Sidestepping Congress, Obama Unveils Plan To Protect 5 Million From Deportation
November 21, 2014 By Staff
Top Story — U.S. President Barack Obama on Thursday unveiled a three-part executive order on immigration that would protect up to five million undocumented immigrants from deportation, sidestepping a year of gridlock over immigration reform in the Republican-led House of Representatives.
The president’s plan, presented in a fifteen-minute speech, would also expand border enforcement and facilitate legal immigration for skilled immigrants. Obama stressed that while the nearly five million undocumented immigrants affected would be allowed to register and legally seek employment, his plan did not offer a path to citizenship.
Obama, appealing to viewers’ compassion, challenged a Republican-controlled Congress to pass its own legislation on immigration reform. “The actions I’m taking are not only lawful, they’re the kinds of actions taken by every single Republican president and every single Democratic president for the past half century,” Obama said, later adding, “we are and always will be a nation of immigrants. We were strangers once, too.”
Headlines from the Western Hemisphere
- Protests raged across Mexico Thursday to denounce the disappearance of 43 student teachers from Iguala, resulting in isolated clashes in Mexico City.
- In Mexico, more people have disappeared so far this year than in all of 2013, which InSight Crime notes “is a reminder that the disappearance of 43 student teachers in Iguala was not an isolated incident.”
- Ahead of Barack Obama’s announcement on immigration, a law student who completed his studies while undocumented has been admitted to the Florida bar after that state’s legislature passed a bill clearing the way for undocumented residents to become lawyers.
- When confronted Wednesday by Republican Senator Marco Rubio about Obama’s stance on the Cuban embargo, White House advisor Antony Blinken said the administration will not ease the blockade unless the Cuban government enacts democratic and economic reforms.
- A Cuban doctor infected with Ebola while treating patients in Sierra Leone was flown on Thursday from that country to Switzerland, despite promises by Cuban authorities that their doctors would remain in West Africa for treatment in the event of infection.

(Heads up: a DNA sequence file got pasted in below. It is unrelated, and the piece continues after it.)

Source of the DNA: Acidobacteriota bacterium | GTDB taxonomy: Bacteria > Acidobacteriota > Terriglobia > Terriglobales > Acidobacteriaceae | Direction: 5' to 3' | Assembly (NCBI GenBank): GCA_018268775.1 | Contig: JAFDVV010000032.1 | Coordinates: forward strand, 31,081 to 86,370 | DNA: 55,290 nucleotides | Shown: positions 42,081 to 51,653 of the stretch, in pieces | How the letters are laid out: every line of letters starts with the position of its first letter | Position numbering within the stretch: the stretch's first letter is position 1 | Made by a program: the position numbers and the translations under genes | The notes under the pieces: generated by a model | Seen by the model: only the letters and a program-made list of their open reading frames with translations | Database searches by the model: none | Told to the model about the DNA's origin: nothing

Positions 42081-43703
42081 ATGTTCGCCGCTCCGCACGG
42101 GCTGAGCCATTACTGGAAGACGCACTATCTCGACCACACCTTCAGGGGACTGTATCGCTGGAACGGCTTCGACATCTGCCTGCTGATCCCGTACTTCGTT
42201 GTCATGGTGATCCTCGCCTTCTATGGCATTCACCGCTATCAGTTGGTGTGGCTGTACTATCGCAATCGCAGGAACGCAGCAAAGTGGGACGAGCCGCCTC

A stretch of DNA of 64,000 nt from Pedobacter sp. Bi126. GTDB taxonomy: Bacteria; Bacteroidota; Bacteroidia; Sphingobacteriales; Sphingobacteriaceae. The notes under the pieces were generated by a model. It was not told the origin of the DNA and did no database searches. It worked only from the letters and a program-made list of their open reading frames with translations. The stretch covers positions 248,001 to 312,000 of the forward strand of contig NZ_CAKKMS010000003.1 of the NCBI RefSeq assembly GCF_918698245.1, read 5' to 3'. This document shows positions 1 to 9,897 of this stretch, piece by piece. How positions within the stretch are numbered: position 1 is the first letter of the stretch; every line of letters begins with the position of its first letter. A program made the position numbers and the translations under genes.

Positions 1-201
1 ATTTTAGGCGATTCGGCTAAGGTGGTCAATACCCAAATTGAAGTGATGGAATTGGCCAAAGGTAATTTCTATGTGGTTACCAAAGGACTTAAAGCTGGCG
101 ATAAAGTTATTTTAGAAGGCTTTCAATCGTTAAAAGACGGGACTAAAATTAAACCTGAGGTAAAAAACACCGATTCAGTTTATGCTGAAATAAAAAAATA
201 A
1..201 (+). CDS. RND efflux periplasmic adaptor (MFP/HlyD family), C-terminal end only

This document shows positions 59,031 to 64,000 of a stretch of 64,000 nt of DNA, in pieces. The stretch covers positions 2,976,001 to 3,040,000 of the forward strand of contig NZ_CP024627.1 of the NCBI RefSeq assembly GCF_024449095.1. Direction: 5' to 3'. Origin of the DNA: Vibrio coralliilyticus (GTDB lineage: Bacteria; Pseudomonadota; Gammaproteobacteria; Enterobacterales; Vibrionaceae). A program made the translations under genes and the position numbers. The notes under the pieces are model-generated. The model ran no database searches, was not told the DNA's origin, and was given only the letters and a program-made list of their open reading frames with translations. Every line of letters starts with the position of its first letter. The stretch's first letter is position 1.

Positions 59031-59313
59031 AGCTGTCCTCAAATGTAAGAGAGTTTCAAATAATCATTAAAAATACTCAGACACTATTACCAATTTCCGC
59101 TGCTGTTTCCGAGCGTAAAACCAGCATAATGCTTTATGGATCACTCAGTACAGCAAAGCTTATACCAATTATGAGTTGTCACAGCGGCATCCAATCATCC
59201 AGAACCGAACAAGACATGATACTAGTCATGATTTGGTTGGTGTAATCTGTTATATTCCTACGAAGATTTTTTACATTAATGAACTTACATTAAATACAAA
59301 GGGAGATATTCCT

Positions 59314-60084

- Construction on an inter-oceanic canal in Nicaragua, expected to be longer and wider than the Panama canal, remains on track to begin in late December despite concerns over its likely environmental impact.
- Panamanian president Juan Carlos Varela and Costa Rican president Luis Guillermo Solís signed several agreements on immigration, tourism, trade and border security on Wednesday.
- Miss Honduras María José Alvarado and her sister Sofía, allegedly murdered by the latter’s boyfriend, were buried on Thursday in Gualjoco, near their hometown of Santa Barbara.
- FARC rebels agreed to terms for the release of Colombian Army Gen. Ruben Dario Alzate and four others taken hostage over the weekend, a kidnapping which prompted Colombia’s government to halt ongoing peace talks with the guerrillas.
- Colombian national Daniel Barrera Barrera, alias “El Loco,” described by authorities as one of the biggest cocaine dealers in history, plead guilty in a U.S. court on drug trafficking charges, admitting to importing the drug into the country by the hundreds of tons.
- Peru’s government announced plans to cut corporate taxes in an effort to neutralize a recent investment slump.
- Argentina’s legislature is likely to pass a law which would allow for the expulsion of foreigners who break the law, amid concerns over rising crime in the country.
- Following a scandal in which the producers of the popular British television program “Top Gear” displayed a license plate mocking the Falklands War in Argentina, the country has approved a law which would require all public transit vehicles to display the phrase “The Falklands are Argentina.”
- A market-friendly choice for Brazil’s finance minister has turned down the job, two major newspapers in the country reported, an apparent setback for President Dilma Rousseff, who denied she had offered the banking executive the position.